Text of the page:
Asda, the UK’s second largest supermarket chain, is to massively expand its etailing capacity after admitting it underestimated demand for online shopping.

The Wal-Mart-owned group wants to regain ground on arch-rival Tesco, which dominates the online grocery space.

The Sunday Telegraph reports that Asda is planning to recruit 1,800 staff and spend at least £10m on delivery trucks to support internet sales of a wide range of items.

But its chief executive Andy Bond admitted it had been caught napping by the etailing boom:

“We were slow to understand how big a market and how big a customer demand there was for dotcom.”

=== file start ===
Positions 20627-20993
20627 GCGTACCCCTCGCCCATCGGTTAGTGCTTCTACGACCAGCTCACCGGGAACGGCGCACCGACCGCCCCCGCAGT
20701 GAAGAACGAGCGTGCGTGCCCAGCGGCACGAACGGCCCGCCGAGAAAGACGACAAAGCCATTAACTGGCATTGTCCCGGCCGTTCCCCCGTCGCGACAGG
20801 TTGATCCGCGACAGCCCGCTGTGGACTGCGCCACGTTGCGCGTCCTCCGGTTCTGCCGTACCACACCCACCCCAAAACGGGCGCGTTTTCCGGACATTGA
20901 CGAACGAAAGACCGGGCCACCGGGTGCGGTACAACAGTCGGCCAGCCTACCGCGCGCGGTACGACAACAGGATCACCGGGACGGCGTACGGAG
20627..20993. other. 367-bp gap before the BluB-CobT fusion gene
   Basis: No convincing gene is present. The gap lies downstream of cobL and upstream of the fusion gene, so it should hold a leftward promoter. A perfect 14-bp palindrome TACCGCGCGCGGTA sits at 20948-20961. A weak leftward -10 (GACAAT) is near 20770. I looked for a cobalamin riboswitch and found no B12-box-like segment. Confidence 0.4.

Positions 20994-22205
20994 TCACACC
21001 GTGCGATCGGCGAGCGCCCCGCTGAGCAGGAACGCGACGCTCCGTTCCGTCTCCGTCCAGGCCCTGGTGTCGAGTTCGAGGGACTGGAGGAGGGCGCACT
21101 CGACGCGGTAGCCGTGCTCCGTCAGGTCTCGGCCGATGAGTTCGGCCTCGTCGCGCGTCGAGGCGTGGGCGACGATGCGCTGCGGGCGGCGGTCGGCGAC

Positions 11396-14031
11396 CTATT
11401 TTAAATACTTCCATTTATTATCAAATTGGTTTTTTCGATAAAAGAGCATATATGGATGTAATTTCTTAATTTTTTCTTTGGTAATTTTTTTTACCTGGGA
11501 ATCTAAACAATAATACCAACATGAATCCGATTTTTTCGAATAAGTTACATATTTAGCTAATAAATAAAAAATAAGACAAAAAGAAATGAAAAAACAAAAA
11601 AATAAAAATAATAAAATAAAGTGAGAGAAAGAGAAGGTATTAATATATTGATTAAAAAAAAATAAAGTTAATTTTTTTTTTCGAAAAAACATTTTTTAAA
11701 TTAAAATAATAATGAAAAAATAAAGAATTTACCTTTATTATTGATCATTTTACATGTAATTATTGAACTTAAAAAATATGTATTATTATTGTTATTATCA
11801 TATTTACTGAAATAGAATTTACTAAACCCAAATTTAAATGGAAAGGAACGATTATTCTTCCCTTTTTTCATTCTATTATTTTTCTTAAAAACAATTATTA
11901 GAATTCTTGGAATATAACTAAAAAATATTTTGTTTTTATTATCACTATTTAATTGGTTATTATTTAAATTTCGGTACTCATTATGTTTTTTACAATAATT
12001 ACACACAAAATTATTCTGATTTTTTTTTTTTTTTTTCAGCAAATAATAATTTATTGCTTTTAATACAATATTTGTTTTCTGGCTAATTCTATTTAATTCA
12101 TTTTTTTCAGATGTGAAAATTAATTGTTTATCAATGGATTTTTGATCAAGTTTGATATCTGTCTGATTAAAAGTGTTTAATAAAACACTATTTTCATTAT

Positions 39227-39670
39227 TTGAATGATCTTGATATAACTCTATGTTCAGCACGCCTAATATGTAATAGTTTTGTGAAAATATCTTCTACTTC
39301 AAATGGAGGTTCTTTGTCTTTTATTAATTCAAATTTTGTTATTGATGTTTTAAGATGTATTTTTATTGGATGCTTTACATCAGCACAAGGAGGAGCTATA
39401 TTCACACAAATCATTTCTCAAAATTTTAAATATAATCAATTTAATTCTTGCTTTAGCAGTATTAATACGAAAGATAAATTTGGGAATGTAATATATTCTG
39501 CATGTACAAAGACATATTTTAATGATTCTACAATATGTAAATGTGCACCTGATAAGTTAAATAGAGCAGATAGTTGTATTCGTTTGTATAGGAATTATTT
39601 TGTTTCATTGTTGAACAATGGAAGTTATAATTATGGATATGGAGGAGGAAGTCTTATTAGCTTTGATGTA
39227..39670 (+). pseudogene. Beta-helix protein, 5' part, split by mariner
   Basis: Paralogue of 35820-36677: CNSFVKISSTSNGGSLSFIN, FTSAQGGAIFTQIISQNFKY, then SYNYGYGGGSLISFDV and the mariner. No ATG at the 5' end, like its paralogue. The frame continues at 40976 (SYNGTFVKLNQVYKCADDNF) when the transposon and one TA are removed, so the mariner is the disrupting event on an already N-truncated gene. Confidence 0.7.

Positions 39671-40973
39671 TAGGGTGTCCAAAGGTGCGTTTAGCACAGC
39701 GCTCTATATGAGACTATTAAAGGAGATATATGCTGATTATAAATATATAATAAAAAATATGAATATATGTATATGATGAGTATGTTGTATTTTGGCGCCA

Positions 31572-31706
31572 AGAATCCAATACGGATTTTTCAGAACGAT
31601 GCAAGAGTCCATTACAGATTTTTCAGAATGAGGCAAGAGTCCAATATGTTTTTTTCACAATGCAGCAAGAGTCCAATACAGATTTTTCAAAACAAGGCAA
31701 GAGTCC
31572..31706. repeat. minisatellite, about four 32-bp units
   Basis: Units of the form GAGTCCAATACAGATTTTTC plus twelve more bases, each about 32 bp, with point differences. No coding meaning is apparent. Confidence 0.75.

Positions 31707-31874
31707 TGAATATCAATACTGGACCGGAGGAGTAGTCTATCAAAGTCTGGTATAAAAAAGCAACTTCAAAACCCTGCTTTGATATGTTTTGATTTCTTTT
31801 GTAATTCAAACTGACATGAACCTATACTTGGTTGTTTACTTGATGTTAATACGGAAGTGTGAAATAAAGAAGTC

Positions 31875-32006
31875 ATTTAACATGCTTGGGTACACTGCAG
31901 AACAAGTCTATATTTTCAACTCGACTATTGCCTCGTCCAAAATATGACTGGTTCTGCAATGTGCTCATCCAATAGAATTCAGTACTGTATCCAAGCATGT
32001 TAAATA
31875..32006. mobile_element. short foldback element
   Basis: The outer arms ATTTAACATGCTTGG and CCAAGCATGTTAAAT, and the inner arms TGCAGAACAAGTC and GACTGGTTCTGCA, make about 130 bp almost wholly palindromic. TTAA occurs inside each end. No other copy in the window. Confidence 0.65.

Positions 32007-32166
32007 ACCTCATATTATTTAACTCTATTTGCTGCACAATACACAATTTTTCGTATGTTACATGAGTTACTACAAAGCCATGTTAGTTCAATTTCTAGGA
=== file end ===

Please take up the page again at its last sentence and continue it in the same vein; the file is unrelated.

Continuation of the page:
Next year should see a big battle between the supermarkets as their online services near full UK coverage.

By adding seven stores a month, Asda hopes all of its UK customers will have access to its online business by October 2007, up from just under 50% now.

As it doesn’t have stores in all parts of the country, this will equate to 80% national coverage. By contrast,, which is reckoned to control two thirds of UK online grocery orders, covers 95% of the UK, while third-placed Sainsbury’s covers 80%.

Tesco, which made £554m in online grocery sales in the first half of this year, is also in the process of expanding the range of products it offers online.

In September, it ramped up its web sales of non-food products through the launch of Tesco Direct, and recently announced plans to move into online clothes sales next year.

According to The Telegraph, Asda’s online service will offer food, health and beauty items, bedding, lighting, domestic appliances and electricals, but not CDs or DVDs.

It also recently announced the launch of its first affiliate marketing programme with TradeDoubler.